How to Get the Most Out of Your Cram Fighter Coaching Sessions
- Apr 21, 2016
Cram Fighter coach Joe Zell, a student at Heritage College of Osteopathic Medicine at Ohio University, shares his recommendations for getting the most out of your coaching sessions by preparing beforehand.
What do you recommend medical students do before coaching sessions?
For starters, come into the meeting with an idea of what resources you would like to use. This way you will have the opportunity to ask your coach questions regarding the resources, such as “am I using too many resources?” In our meeting, we may discover that two resources overlap in content coverage quite a bit, and you won’t need both, or that some resources are complementary, and a good combination for your specific needs.
Think about the resources you want to use, about the hours you can dedicate to Step studying, and take Cram Fighter for a spin. It’s okay if your schedule is not realistic at this stage.
I recommend creating a schedule prior to the session, and experimenting with Cram Fighter. Familiarize yourself with Cram Fighter’s tools. Go ahead and give it a try. Think about the resources you want to use, about the hours you can dedicate to Step studying, and take Cram Fighter for a spin. It’s okay if your schedule is not realistic at this stage. We will go over whatever schedule you have together, and polish it according to your individual needs. This will save you valuable time during your coaching session to work on your schedule, and have it reflect a realistic plan that allows you to accomplish all of your goals.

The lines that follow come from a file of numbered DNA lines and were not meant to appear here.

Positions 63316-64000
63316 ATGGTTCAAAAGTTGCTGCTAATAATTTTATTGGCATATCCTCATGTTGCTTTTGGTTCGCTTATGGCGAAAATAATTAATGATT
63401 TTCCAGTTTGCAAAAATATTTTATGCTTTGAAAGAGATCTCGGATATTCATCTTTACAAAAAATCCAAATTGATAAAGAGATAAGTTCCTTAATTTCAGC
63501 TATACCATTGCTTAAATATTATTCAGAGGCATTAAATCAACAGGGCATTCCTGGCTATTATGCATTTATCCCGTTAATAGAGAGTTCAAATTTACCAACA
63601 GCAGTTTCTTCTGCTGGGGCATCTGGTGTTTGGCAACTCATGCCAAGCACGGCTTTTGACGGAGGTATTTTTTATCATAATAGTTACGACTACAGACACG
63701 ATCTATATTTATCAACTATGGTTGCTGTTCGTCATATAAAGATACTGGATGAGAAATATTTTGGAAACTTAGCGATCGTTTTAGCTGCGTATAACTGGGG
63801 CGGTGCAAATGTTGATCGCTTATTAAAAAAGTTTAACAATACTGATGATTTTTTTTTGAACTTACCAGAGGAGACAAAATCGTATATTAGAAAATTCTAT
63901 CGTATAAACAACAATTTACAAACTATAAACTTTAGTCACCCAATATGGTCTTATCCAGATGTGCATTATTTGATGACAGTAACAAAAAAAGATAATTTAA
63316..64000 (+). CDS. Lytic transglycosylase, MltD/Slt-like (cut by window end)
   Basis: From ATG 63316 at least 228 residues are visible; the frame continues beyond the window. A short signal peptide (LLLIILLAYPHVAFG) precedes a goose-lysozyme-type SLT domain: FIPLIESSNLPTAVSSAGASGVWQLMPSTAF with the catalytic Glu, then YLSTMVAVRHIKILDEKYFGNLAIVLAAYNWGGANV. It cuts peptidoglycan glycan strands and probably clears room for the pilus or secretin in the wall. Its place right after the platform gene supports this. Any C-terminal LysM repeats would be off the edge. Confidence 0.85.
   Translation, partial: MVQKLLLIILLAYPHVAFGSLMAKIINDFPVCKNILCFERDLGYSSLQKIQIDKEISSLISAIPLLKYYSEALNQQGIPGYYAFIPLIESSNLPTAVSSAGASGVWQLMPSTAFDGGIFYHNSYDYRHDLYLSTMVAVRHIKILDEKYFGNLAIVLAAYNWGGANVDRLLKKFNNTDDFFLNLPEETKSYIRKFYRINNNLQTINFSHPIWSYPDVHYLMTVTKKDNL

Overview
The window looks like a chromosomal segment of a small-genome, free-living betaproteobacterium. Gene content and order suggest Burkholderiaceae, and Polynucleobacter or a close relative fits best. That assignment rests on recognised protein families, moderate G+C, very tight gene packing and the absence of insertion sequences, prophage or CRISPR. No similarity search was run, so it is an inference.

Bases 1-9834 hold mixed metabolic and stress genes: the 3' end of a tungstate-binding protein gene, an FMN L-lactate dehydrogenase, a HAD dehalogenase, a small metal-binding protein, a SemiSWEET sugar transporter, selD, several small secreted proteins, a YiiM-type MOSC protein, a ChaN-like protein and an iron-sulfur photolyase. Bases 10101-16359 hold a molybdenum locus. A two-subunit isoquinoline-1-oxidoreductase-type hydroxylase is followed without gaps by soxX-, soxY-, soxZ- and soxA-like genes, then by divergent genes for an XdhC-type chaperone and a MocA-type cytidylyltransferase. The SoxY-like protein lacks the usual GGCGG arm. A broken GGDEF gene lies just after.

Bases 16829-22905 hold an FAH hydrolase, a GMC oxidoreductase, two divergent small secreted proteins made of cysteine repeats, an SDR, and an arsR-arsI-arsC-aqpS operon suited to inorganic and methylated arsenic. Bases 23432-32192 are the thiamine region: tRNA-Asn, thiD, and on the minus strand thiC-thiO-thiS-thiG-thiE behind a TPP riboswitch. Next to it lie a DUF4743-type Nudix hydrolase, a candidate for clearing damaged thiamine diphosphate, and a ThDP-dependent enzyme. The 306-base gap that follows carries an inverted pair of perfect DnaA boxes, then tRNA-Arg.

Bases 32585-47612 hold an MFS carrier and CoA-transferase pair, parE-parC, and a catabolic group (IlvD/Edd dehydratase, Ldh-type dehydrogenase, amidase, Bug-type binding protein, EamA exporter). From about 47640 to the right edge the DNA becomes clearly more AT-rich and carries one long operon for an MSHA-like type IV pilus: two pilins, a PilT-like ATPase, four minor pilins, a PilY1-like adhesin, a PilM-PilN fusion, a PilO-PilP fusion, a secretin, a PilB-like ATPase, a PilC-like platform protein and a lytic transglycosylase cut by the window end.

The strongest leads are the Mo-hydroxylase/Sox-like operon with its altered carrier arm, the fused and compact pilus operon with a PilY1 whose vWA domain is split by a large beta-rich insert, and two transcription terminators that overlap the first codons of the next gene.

Additionally, before you meet with your coach, think about how many hours you will be able to dedicate to studying. Attempt a self-analysis of how much time you can commit to Step studying. Don’t forget to factor in your personal life, your classes, and your daily commitments. I recommend choosing a weekly number of hours instead of choosing a number of hours for each day of the week. This provides flexibility to move your tasks around if necessary.
Keep in mind that Step 1 studying is a marathon. Nobody signs up for a marathon and runs it right away. You will want to build up your hours, and stamina, over time. In the beginning, maybe you will commit ten or fifteen hours per week. Then, as time goes on you may add more time until you have a dedicated, full-time study period. With that in mind, during your coaching session, we can work on creating different study blocks that reflect different stages of your study period.